Historic Ruling on Saskatchewan Labour Case

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By Ken Fox

On January 30, the Supreme Court of Canada, by a 5-2 majority, ruled that the right of workers to strike is constitutionally protected, overturning the Saskatchewan Court of Appeal’s judgment, and rendering the Public Services Essential Services Act unconstitutional.

The act, passed in 2008, is designed to prevent work stoppages in essential public services such as hospital and police. Invoking section 2(d) of the Charter of Rights, which guarantees freedom of association, the Supreme Court ruled that any legislation limiting the right to strike must provide a strong justification, and an alternate means for resolving the dispute.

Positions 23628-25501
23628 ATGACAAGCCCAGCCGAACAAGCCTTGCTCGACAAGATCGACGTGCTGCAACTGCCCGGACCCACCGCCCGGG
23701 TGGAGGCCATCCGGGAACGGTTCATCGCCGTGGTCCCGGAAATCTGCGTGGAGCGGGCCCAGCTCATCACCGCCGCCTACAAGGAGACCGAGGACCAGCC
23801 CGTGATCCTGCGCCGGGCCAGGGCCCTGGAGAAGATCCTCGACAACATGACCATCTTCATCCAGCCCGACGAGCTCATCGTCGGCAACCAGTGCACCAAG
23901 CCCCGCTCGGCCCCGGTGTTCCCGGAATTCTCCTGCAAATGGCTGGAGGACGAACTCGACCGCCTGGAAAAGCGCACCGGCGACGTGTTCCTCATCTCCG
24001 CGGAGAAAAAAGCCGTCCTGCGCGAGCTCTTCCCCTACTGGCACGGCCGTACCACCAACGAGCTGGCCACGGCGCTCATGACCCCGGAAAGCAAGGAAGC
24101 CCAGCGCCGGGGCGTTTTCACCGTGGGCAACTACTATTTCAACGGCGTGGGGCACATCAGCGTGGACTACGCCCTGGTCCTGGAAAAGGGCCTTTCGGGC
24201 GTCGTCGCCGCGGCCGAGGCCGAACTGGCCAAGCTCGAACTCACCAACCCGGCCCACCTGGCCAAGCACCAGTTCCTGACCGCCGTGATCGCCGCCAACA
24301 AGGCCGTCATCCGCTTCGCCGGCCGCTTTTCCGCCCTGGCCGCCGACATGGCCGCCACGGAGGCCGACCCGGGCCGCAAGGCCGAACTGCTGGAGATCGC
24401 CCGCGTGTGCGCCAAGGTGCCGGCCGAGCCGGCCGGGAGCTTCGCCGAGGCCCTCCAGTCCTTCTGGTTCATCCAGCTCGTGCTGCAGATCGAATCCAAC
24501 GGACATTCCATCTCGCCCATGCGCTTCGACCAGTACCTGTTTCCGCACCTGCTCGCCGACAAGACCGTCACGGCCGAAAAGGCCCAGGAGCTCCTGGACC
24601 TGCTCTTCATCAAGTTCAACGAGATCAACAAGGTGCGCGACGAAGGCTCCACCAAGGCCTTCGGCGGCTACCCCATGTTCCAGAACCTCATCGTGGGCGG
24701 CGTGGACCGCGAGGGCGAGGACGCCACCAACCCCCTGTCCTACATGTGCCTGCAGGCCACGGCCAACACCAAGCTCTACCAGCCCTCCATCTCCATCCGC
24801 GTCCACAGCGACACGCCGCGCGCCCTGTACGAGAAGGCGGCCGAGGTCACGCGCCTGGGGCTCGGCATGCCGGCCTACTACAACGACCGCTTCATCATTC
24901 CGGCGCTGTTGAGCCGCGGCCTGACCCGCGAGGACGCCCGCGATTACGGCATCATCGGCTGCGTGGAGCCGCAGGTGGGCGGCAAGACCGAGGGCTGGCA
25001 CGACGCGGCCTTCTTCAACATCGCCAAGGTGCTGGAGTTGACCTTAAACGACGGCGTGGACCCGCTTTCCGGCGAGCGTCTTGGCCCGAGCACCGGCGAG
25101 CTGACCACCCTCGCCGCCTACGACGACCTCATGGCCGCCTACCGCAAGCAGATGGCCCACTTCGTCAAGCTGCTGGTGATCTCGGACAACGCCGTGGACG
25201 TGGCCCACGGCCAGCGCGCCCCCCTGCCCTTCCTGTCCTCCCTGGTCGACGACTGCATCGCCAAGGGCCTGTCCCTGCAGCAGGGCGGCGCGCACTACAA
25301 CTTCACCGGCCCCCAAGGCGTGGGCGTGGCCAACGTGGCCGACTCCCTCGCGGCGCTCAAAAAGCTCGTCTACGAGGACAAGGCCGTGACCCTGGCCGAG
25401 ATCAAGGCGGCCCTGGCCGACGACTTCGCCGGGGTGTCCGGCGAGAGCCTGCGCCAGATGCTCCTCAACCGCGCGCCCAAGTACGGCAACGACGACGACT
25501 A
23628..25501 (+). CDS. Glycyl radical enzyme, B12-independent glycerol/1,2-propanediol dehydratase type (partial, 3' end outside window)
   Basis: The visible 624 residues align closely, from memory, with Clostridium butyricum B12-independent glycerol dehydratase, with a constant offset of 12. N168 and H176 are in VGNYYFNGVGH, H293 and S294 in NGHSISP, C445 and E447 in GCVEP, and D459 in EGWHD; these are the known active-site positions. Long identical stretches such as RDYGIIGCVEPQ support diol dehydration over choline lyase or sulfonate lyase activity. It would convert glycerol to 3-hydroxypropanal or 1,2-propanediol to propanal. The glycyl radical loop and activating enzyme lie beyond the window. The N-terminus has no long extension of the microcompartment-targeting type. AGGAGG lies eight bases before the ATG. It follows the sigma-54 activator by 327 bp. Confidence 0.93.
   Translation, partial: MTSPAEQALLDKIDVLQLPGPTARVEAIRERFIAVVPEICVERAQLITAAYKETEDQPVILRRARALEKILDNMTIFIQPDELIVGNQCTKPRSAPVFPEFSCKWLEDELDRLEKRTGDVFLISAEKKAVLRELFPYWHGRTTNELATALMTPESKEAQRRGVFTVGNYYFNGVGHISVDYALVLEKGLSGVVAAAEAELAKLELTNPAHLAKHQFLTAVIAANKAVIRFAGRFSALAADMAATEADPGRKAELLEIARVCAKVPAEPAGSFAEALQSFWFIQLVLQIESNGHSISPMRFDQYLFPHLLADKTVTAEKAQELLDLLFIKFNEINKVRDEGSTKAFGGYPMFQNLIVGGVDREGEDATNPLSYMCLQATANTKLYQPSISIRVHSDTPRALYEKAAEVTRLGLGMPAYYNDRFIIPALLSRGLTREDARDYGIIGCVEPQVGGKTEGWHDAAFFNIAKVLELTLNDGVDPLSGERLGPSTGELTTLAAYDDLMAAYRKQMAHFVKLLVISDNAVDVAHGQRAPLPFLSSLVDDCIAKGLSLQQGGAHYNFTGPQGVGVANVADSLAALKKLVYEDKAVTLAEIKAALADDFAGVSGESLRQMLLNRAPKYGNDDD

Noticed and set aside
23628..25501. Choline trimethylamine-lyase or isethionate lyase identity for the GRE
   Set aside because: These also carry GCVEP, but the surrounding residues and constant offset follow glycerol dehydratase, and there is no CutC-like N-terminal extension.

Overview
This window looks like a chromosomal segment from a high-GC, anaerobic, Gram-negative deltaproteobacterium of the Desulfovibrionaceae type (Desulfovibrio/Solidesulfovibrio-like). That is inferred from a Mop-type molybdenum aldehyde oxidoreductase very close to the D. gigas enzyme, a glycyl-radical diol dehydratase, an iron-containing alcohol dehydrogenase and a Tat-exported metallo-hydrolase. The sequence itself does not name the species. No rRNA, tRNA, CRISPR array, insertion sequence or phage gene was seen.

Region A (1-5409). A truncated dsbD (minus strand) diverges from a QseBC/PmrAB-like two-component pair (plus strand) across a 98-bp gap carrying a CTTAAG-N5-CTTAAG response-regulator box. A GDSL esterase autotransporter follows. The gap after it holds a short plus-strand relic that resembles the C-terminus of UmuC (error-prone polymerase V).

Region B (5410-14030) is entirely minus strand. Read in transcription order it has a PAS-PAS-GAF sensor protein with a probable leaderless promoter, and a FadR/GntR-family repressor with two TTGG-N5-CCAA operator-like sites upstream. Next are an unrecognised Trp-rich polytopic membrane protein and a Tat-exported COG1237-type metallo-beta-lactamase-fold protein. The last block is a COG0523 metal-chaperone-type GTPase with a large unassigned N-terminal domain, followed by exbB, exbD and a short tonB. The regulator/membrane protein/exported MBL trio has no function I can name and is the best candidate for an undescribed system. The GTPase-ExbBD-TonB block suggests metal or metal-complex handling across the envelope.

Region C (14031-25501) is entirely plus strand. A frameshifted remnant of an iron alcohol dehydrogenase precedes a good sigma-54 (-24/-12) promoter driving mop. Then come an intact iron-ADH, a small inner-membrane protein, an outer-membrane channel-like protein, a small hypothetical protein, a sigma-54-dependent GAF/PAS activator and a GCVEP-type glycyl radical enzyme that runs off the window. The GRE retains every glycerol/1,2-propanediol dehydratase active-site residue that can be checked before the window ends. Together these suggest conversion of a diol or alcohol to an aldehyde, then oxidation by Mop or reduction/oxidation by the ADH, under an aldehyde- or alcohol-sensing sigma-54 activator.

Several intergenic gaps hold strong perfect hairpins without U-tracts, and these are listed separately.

The Supreme Court’s decision will have implications for labour laws across Canada.

For further comments and analysis, see posts on Lexicology, Lancaster House, and Slaw.

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